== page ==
Chief Jim O’Chiese
Culture, Heritage, & Spirituality (2016)
“Our parents and ancestors kept us hidden to protect the Anishinabe education and the cultural values. The teachings are universal. It is our responsibility to teach the future generation.”
Jim O’Chiese is a great-grandfather, ceremonial leader, Chief, environmentalist, botanist, forester, medicine person, teacher, and more.
Born in the woodland and raised in a very traditional Foothills Ojibway family, he has a strong connection to the land and Indigenous knowledge. The Foothills Ojibway hid their children from the Indian Agents, so Jim was never taken to residential school, and his Ojibway and Cree education was completely intact. He had many teachers who helped to shape his understanding of medicines, ceremonies, the location and meaning of sacred sites, animal migration patterns, the land, the water, and the cosmos. Entrusted with this knowledge, Jim feels the responsibility to pass it on to future generations.
Jim was instrumental in achieving the right for First Nations to use Jasper National Park – their traditional land – for ceremony and medicine gathering, after being prohibited from doing so since 1907.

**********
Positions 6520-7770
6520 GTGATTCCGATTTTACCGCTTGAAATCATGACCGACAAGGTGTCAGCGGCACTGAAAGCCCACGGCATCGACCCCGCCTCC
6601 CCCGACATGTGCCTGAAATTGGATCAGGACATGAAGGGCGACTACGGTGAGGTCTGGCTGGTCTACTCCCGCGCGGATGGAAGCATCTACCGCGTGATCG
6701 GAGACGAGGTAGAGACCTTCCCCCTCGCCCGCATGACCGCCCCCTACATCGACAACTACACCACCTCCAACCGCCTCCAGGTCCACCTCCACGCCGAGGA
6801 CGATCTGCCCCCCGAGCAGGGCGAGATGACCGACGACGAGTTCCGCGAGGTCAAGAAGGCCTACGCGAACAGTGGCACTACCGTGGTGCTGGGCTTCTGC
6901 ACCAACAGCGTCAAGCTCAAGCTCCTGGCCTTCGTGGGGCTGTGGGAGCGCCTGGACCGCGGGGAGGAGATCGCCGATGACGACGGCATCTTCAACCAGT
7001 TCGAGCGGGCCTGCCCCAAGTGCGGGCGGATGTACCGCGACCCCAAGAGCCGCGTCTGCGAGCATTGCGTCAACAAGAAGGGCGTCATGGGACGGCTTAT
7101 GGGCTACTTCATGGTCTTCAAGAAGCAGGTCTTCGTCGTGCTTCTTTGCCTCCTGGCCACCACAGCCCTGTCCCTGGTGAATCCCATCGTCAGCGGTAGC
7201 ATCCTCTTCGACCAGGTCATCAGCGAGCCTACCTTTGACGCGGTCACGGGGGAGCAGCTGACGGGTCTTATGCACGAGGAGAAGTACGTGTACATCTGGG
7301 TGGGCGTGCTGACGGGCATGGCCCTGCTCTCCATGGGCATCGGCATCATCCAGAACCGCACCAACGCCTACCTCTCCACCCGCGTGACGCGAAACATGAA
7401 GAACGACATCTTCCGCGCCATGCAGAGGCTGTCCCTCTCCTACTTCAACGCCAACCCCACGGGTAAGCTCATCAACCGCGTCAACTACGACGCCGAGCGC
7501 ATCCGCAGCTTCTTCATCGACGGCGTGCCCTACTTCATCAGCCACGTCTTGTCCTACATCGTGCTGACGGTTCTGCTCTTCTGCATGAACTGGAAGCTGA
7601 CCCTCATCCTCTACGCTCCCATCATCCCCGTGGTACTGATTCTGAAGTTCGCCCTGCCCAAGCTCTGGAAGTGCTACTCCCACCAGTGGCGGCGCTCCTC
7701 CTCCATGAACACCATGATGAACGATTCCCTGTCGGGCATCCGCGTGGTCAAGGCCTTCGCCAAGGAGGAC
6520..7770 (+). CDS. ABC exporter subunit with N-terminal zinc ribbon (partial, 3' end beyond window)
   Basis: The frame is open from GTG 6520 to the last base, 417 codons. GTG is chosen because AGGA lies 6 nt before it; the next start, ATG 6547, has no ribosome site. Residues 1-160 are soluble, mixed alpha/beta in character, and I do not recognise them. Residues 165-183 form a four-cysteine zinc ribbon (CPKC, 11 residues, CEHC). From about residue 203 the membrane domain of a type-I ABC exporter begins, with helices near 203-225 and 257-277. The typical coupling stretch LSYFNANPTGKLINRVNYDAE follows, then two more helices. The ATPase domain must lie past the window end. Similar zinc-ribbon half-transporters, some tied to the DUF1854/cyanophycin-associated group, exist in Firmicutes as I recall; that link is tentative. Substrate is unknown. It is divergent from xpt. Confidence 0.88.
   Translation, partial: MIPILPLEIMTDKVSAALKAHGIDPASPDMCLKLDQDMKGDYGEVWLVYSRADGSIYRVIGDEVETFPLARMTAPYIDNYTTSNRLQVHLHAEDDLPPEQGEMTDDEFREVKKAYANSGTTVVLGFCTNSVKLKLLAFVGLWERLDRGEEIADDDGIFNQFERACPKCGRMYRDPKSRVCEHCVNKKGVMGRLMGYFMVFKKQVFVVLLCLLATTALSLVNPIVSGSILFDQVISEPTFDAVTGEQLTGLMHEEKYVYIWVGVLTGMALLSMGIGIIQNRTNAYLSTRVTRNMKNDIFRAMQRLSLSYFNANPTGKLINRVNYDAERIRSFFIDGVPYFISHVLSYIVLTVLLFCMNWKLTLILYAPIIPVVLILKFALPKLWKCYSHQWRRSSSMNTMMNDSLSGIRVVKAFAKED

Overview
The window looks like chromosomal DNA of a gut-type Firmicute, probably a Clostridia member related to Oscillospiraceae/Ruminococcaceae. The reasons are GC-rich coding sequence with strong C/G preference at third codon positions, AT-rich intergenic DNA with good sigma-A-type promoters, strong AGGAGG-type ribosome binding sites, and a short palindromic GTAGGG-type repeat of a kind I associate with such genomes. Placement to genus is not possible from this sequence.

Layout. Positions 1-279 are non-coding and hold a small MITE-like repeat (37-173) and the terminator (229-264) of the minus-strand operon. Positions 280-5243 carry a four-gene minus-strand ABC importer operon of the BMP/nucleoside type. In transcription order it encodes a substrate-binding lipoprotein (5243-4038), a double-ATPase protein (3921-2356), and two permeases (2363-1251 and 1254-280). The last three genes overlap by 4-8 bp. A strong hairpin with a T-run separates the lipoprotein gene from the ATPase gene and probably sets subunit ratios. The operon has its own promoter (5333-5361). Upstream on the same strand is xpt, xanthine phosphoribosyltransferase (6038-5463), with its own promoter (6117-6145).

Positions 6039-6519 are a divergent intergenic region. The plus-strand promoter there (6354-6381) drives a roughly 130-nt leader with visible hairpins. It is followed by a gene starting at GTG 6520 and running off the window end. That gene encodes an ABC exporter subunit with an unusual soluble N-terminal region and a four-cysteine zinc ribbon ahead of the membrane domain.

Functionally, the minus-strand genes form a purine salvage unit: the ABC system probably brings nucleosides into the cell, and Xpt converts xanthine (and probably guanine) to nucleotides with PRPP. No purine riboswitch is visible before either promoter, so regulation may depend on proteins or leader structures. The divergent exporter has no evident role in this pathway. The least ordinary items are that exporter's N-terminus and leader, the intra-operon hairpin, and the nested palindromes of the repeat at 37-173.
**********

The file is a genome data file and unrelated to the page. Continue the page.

In 2008, as Distinguished Professor at Yellowhead Tribal College, he developed courses addressing principles of ceremonies, natural law, and governance. In 2014, he led the development of an advanced-level course, An Introduction to Indigenous Health and Traditional Medicines, which includes a practicum at Jasper where students learn about sacred sites and medicines. Demand was instantaneous: students applied from across North America and enrollment reached capacity in a week.
Under his guidance, students from every walk of life are shown what they need to foster their resilience, re-connect their human and spiritual selves, and live in balance. It is a testimony to him that some even take his courses several times to continue learning with this renowned, yet humble, man.